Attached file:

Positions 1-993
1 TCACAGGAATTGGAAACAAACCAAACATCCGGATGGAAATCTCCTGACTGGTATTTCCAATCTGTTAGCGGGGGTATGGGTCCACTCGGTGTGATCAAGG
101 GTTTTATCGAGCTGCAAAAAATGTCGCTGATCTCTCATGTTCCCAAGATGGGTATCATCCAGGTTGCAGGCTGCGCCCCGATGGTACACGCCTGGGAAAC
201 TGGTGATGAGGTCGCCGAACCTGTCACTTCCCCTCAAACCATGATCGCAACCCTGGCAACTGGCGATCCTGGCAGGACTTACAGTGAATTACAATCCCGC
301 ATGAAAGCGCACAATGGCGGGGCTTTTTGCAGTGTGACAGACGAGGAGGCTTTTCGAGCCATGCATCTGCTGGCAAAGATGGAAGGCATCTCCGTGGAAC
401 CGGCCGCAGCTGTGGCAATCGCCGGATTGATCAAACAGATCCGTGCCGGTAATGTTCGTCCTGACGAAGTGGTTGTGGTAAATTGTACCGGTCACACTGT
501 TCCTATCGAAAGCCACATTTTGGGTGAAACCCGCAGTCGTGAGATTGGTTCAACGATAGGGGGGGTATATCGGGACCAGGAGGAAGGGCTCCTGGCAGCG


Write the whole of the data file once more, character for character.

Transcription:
Positions 1-993
1 TCACAGGAATTGGAAACAAACCAAACATCCGGATGGAAATCTCCTGACTGGTATTTCCAATCTGTTAGCGGGGGTATGGGTCCACTCGGTGTGATCAAGG
101 GTTTTATCGAGCTGCAAAAAATGTCGCTGATCTCTCATGTTCCCAAGATGGGTATCATCCAGGTTGCAGGCTGCGCCCCGATGGTACACGCCTGGGAAAC
201 TGGTGATGAGGTCGCCGAACCTGTCACTTCCCCTCAAACCATGATCGCAACCCTGGCAACTGGCGATCCTGGCAGGACTTACAGTGAATTACAATCCCGC
301 ATGAAAGCGCACAATGGCGGGGCTTTTTGCAGTGTGACAGACGAGGAGGCTTTTCGAGCCATGCATCTGCTGGCAAAGATGGAAGGCATCTCCGTGGAAC
401 CGGCCGCAGCTGTGGCAATCGCCGGATTGATCAAACAGATCCGTGCCGGTAATGTTCGTCCTGACGAAGTGGTTGTGGTAAATTGTACCGGTCACACTGT
501 TCCTATCGAAAGCCACATTTTGGGTGAAACCCGCAGTCGTGAGATTGGTTCAACGATAGGGGGGGTATATCGGGACCAGGAGGAAGGGCTCCTGGCAGCG